ROCK SOLID An anagram (crude) of OIL inserted into (houses) a slang term for a diamond and the abbreviation used in card games for the suit of Diamonds (hence the ‘multiple’ in the clue)

4d    Gift story books (6)
TALENT A story and the abbreviation for the books in the ‘second half’ of the Bible

5d    Overcharging daft Big Brother lad year in, year out (8,7)
DAYLIGHT ROBBERY An anagram (daft) of BIG BROTHER LAD with one abbreviation for Year inserted into the result, and another added at the end (out[side])

6d    Mum runs over solemn German nobleman (8)
MARGRAVE Another informal name for a mum, the cricket abbreviation for runs and a synonym for solemn

7d    1st of last month, old copper drafted in as stand-in (5)
LOCUM The first letter of last and the abbreviation for month, the abbreviation for old and the chemical symbol for copper being ‘drafted in’

8d    Bath dandy left boring, vulgar city (9)
NASHVILLE A celebrated dandy who lived in Bath and the abbreviation for left ‘boring’ an adjective meaning vulgar

14d    It’s used to soothe little Mary when visiting hospital department (9)
EMOLLIENT A diminutive form of Mary ‘visiting’ an abbreviated hospital department

16d    Italian leaves wireless receiving Chic broadcast (9)
RADICCHIO A wireless ‘receiving’ an anagram (broadcast) of CHIC

17d    Oil carrier bound for north-west Africa heading north an hour away (8)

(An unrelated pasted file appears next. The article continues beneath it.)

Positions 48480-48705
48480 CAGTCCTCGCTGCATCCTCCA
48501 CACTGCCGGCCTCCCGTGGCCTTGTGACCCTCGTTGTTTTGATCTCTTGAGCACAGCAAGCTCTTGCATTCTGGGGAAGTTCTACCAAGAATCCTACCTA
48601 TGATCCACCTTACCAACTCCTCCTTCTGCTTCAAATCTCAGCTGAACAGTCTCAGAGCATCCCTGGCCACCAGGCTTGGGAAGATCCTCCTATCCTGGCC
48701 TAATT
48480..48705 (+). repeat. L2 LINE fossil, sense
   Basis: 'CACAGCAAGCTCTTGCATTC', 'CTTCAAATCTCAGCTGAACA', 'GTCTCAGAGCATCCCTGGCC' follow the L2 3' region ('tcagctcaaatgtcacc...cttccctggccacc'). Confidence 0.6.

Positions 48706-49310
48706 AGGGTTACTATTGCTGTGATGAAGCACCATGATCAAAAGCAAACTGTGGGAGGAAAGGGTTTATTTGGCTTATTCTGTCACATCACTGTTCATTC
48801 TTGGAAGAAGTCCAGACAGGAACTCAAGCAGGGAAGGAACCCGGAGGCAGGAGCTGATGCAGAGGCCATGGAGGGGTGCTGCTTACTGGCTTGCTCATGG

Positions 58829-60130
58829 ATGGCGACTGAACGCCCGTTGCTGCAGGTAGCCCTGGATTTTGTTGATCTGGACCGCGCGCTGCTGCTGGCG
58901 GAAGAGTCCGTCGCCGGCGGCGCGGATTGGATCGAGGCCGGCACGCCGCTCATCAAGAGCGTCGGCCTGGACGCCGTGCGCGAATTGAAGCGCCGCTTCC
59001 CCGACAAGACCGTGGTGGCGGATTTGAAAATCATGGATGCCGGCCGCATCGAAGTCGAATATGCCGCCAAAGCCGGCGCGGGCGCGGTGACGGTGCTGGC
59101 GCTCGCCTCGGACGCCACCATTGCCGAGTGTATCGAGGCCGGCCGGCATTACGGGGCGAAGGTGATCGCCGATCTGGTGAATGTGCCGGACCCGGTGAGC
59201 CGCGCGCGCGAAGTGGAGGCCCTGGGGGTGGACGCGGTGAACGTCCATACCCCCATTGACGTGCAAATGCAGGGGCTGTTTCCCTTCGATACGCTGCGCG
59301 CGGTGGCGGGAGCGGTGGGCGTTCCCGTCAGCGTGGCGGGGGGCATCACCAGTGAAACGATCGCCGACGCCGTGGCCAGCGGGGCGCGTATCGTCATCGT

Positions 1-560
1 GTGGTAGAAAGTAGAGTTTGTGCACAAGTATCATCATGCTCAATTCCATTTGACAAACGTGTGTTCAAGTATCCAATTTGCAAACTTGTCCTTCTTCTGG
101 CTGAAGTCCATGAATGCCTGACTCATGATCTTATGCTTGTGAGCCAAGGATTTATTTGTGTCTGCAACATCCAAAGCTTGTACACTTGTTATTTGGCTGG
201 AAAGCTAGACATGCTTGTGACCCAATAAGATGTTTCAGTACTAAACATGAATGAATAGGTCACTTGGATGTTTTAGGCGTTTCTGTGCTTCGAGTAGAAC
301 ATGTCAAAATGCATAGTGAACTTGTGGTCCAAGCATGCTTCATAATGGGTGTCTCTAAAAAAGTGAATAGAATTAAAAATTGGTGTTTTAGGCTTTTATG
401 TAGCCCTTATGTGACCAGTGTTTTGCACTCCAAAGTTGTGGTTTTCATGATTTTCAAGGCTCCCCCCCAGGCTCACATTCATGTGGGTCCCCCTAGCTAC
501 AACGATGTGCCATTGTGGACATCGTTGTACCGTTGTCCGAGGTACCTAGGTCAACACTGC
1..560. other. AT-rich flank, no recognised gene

BERGAMOT A way of saying bound for the region of North-West Africa reversed (heading north) and wit the abbreviation for hour removed (away)

20d    Herbal sample infused with busy Lizzie? (6)
BALSAM Hidden in (infused with) herBAL SAMple is the name of the plant family which includes the Busy Lizzie

22d    Section of River Shannon essentially maintained (5)
DELTA The first part of the stage name of a 1960s singer (Shannon being the surname) [anyone else being singing Runaway this morning?] and the ‘essential’ letters of mainTAined

24d    Compact powder tip of garden rake buries (5)
ROUGE The ‘tip’ of garden buried inside a dissolute person (rake)


25 comments on “Toughie 2914

  1. A highly entertaining puzzle – thanks to Hudson and CS.
    I had many ticks including 25a, 8d and 22d but my favourite was the LOL 1a.

  2. Great fun- super clues and several which raised a chuckle. Winners were 1a, 25a, 5d and [hats off to Hudson] 22d.
    Thanks to him and to CS for the blog.

  3. Like CS, I started the solve with a really good laugh at 1a and then I made a real mess of it getting totally, and probably unnecessarily, bogged down in the SE.

    Standout favourite – the aforementioned 1a.

    Thanks to Hudson and CS.

  4. Cracking puzzle. Always laugh when Gazza declares (back-page comment) a puzzle not particularly difficult & I’m scratching the bonce furiously – at that point on my 3rd stab (even with the 5 checkers in) at arranging the fodder in the correct order for 26a which was new to me. 6d also required confirmation but otherwise unaided & correctly parsed. Fully agree with Gazza’s 4 highlighted ticks though the best of them for me was 22d for the parsing PDM.
    Thanks to Hudson & to CS

    1. My intention with such comments is to get a few solvers who wouldn’t otherwise go near the Toughie to have a go at it.